Both of these scenes are pretty accurate. One describes the experiences of my Cameroonian neighbor. The other is loosely taken from my own childhood. Both are filled with happiness and pain, joys and sorrows. Of course you could make any one of them significantly better or worse. You could talk about child soldiers, crack babies, etc. But I do think I’ve drawn a pretty accurate slice of lower-middle class life on two continents. Anyway, the point is that neither one is really objectively happier. America is awesome in a lot of ways, but simply being there doesn’t automatically mean you don’t have problems.

About 15 million Africans were kidnapped from their homeland and taken against their will. About 1/3 of them died in transport . They were sold like property and chained up like dogs. That is not so lucky in my book.

Hell, my ancestors were slaves in Egypt and here I am living in the best country on Earth.

Of course, I’m surrounded by people here in the best country on Earth whose ancestors weren’t slaves in Egypt, so what difference does it make?

But modern American blacks aren’t “the slaves”. Modern American blacks are better off than both their ancestors AND most people in Africa; that doesn’t mean that the slaves were lucky, or better off than their contemporaries.

Why do you think there is/has been so much violence, poverty, and war in Africa? Do you this country would be as prosperous as it is today without slaves? Slaves weren’t brought to a already great country, they helped create it.

More importantly, even if I accept your logic, having a slightly less egregiously bad thing happen to you doesn’t make you “lucky” in any meaningful sense.

Der Trihs nailed it. The slaves weren’t lucky by any measure - they were slaves (assuming the lived long enough to make it that far) and got nothing out of being enslaved.

Here’s another way of looking at the issue: would you be willing to have your grandparents die a lingering and painful death from toxic chemical poisoning if, as a result, you received a large cash settlement from the company that poisoned them?

Congratulations on your move to Australia!

Right, but the question in the OP wasn’t actually if the slaves themselves were lucky. It’s if the descendants of slaves are lucky that their ancestors were taken as slaves.

Personally, I think it would be more so. Slavery benefits the slaveowners, but is a drag on society as a whole. And look at the aftereffects; the South is still lagging behind in many ways. Slavery is both an economic drag, and causes persistent moral and intellectual corruption. And then there’s the Civil War; no slavery means no War, nor the aftereffects of that war.

Slavery wasn’t just horribly immoral; it was a bad idea all around.

I think you are overestimating how good life is here and how bad life is in Africa.

The slaves did not lead enviable lives. Even after slavery was abolished, life was still a dirt poor life of share cropping for most black people in the south. Jim Crow was only abolished 50 years ago. So whatever material benefits black people saw were likely minor up until 2-4 generations ago, and there were tons of drawbacks that they had to face too. If you were captured in 1700 chances are the next 12 generations of your kids would be slaves too. After that, you’d have about 3-6 generations of share croppers who had to deal with prejudice and extreme poverty. After that, things start to improve but there are still major problems (unemployment, crime, etc).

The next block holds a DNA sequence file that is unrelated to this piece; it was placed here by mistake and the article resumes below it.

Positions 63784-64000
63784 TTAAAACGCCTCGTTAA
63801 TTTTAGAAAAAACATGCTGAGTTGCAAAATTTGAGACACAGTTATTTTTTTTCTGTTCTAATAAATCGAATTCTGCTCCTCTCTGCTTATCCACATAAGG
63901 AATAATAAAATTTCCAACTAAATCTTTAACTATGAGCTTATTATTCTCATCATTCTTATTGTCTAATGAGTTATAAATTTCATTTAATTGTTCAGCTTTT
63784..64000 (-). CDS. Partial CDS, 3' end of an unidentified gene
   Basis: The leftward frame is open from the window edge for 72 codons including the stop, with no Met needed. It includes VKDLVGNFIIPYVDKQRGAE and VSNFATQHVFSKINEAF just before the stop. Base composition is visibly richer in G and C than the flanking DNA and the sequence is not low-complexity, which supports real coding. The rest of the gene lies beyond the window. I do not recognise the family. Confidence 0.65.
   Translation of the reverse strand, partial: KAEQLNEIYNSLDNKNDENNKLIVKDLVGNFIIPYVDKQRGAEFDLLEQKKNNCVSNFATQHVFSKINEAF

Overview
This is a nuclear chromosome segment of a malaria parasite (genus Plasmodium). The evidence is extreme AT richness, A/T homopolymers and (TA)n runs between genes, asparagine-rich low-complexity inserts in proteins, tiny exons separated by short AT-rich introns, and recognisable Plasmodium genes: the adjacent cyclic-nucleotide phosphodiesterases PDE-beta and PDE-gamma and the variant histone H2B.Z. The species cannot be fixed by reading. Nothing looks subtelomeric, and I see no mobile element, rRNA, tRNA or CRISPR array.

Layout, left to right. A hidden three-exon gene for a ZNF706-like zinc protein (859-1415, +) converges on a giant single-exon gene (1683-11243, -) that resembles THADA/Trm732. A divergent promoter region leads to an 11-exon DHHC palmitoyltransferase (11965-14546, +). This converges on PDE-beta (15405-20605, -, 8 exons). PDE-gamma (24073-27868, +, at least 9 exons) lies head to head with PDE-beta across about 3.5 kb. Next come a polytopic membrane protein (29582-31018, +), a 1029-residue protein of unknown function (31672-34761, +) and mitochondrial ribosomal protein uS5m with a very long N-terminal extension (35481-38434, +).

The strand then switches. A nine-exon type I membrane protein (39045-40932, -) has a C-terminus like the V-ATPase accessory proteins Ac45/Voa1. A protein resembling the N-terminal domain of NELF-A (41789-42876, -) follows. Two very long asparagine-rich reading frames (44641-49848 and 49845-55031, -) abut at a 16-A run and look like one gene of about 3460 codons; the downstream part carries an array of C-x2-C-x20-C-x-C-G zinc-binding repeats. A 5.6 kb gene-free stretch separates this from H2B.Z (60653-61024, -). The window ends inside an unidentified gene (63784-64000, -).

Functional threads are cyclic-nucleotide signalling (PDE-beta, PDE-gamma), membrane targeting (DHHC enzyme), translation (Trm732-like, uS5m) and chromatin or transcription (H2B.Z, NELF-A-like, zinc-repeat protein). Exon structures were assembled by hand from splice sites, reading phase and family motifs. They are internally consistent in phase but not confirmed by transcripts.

Africa has problems, but their economies are growing. More and more countries are moving towards democracy. And a recent poll showed that citizens of Nigeria are the happiest of any nation on earth. Granted, I don’t know why Nigeria is supposedly #1, but it is what it is.


So I don’t agree with the premise. A slightly higher material standard of living (up until a few generations ago black people had lives of extreme poverty in the US) is not automatically a good trade off for losing your freedom and dignity.

Now today, yes black people have better health and material standards than inhabitants of Africa. But I really don’t think you could make that argument up until around 1920 that the material standards were worth the prejudice and oppression. Of course Africa has oppression and prejudice too.

So I don’t know. But black people in the US have had to suffer from violence and poverty too.

To turn this question upside down: there were white people who were brought to America against their will, something which seems to be buried in history but is nevertheless a fact of this country’s founding. There were Irish and Border Scots who were shipped to America in chains, as prisoners (in some cases, for no other reason that they were Irish under Oliver Cromwell’s government) and as indentured servants (many of whom were just kidnapped from taverns by “spirit gangs” and woke up with a headache in the hold of a ship bound for America.)

Now the descendants of these people are living in shacks in the Appalachians, killing each other over methamphetamines or being shot at in Iraq (poor Southern “crackers” still make up a big portion of the US military, as they always have.) If their ancestors had never been brought over to America as indentured servants, they’d be in Scotland and Ireland with free universal health-care.

How’s that for a mindbender?

I prefer to give people the benefit of the doubt and reassess my opinion should they provide me reason to do so.